In any city there can be more than one derby going on simultaneously. Take London for example. You could have two of the London teams playing in the Premier League; take your pick from Spurs, Arsenal, Chelsea, Crystal Place, Watford and West Ham. Moving down through the divisions the city could also be hosting say, QPR versus Fulham in the Championship, Charlton versus AFC Wimbledon in League One, Luton versus Barnet in League Two and Bromley versus Leyton Orient in the National League. You could drill down through the pyramid as deep as you want and still turn up London derbies.
Dublin is the same, albeit on a smaller scale. While Shamrock Rovers and Bohemians were battling it out in Tallaght for the bragging rights in last Friday’s high-profile, televised Dublin derby, there was another Dublin derby being played out in a different part of the city. Both home teams wore green and white and both away sides have red as one of their first-choice jersey colours, but the comparisons stopped there.
The game in Stradbrook was a lower-key affair, a much newer derby than the iconic Bohemians-Rovers fixture. It was a division down from the Premier Division and in front of a much smaller attendance in a much less-grand stadium but it mattered just as much to Cabinteely and Shelbourne that they got something from the game as it did to Bohemians and Shamrock Rovers. Cabinteely needed a win to try to move towards the top half of the table and Shelbourne needed a win to keep pace with UCD and Drogheda at the top of the table.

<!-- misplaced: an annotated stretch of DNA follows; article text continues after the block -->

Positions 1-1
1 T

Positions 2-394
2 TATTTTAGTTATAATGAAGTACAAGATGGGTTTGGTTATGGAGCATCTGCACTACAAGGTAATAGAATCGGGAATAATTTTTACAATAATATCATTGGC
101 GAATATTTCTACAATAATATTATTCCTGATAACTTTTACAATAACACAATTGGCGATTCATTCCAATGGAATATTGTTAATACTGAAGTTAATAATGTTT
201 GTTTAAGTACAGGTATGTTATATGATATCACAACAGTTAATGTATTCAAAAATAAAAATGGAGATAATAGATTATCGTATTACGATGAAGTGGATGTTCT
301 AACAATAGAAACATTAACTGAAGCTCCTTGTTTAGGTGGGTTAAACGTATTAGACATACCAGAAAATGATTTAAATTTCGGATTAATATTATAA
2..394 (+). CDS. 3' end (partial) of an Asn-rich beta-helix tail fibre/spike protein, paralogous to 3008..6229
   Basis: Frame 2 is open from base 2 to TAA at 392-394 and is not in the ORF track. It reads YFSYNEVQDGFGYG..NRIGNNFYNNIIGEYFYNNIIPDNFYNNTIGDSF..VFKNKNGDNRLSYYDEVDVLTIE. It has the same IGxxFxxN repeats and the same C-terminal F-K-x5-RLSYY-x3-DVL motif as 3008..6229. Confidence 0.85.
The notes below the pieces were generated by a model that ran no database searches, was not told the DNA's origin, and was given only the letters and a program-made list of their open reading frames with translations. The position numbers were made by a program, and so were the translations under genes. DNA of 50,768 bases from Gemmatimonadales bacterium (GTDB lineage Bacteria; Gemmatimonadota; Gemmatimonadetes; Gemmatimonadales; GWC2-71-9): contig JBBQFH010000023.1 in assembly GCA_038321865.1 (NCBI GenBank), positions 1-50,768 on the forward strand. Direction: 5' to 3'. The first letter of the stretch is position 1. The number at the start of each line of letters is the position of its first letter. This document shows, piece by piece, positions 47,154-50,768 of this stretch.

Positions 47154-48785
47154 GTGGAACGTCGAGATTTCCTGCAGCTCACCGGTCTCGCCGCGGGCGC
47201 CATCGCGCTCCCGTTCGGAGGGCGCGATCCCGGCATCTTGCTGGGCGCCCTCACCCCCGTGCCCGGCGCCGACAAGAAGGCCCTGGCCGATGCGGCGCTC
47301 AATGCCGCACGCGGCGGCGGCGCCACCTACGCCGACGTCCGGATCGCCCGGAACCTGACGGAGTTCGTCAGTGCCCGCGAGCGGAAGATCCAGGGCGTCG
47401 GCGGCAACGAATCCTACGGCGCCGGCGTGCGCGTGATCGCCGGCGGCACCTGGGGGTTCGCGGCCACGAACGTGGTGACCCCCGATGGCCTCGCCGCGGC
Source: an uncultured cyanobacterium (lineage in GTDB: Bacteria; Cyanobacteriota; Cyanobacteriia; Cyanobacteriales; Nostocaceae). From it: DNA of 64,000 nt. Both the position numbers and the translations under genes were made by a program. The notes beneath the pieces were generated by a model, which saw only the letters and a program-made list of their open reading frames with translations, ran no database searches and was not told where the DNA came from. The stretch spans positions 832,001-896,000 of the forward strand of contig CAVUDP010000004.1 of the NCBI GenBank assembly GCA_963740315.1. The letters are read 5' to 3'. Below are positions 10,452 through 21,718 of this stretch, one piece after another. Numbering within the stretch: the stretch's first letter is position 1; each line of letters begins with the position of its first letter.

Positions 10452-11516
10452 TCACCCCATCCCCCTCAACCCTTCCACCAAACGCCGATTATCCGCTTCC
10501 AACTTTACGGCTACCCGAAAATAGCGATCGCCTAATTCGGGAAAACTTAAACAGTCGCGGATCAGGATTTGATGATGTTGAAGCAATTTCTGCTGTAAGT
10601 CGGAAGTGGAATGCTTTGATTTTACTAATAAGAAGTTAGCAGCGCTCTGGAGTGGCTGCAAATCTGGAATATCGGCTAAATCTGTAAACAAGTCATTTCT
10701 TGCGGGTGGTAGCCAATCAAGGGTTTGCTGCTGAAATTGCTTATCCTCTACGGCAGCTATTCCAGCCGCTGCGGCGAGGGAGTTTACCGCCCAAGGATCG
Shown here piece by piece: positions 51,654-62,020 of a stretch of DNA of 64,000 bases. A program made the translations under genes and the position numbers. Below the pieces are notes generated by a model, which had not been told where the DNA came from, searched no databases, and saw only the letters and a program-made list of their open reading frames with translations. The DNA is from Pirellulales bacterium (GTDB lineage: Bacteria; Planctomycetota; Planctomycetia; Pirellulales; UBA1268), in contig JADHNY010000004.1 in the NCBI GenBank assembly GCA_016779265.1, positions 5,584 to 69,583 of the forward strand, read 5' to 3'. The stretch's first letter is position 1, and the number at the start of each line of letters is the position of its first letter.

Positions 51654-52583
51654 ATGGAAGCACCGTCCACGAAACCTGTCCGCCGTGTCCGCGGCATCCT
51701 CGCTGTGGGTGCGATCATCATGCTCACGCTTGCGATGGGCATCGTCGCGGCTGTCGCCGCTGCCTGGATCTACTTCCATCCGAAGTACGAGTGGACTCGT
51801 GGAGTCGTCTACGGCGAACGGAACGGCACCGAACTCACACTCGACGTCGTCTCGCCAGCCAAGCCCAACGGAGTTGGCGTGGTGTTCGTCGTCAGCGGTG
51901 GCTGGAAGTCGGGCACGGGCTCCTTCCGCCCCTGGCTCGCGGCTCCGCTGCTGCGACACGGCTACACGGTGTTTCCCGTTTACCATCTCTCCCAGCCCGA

I brought my son Blaise to Stradbrook. He’s been asking to go back for a while, having visited a couple of seasons back when I paid the ground a visit for a First Division game in order to tick off one of the two remaining boxes on my ‘Twenty Club’ list [the other being Wexford Youths, as they were then].
If you’ve never been to Stradbrook, it’s a delightful ground. Blaise loved being able to watch part of the game directly from our car when he got too cold – we were able drive right up to the pitch – and another segment of the game from the comfort of a clubhouse armchair [when he got too thirsty and needed an orange juice].
It’s a ground with standing room only, not because of a full house, but because there are no conventional seats. I don’t see this as a bad thing – it was refreshing to stand on the wooden benching. Football is a game meant to be watched from a standing position, isn’t it?
Conor Keeley put ‘Cabo’ in front after 33 minutes from the penalty spot. I thought it was slightly against the run of play. With their noses in front Cabinteely defended well and got to half time safely. Blaise and myself spent the break watching Coronation Street through the window of one of the houses that backed onto the ground. The house had a big-screen television so we could see the drama unfold quite clearly. We didn’t feel like eavesdroppers; we felt it was a fair exchange because the people who lived in the house – like all of their neighbours – had a bird’s eye view of the football match, if they could just wrench themselves away from ‘Corrie’.
Shelboure tried hard in the second period to unlock the home side’s defence but couldn’t find the right key. Eddie Gormley’s men were well marshalled at the back and took the chance to extend their lead late on, through Kieran ‘Marty’ Waters. Job done.
The news from Tallaght was that Bohemians had taken the points with a winner after nine minutes of additional time. This amazed Blaise, who didn’t see how it would be possible to play that much time added. I explained to him that anything is possible in football. There’d been a dog on the pitch in Stradbrook before the game. Imagine, I told him, if the dog had run on during the action and refused to be caught, causing play to stop and time to be added on?!
This year’s First Division is shaping up to be a real battle. After Friday there was only four points between all five clubs in the top half of the table. In the Premier Division Bohemians, despite Friday’s win, are stuck in the middle of the table with Rovers and their other Dublin adversaries St Patrick’s Athletic. Lots of Dublin derbies left this year, perhaps even some that will help settle promotion or European qualification, and who knows what the FAI Cup will throw up!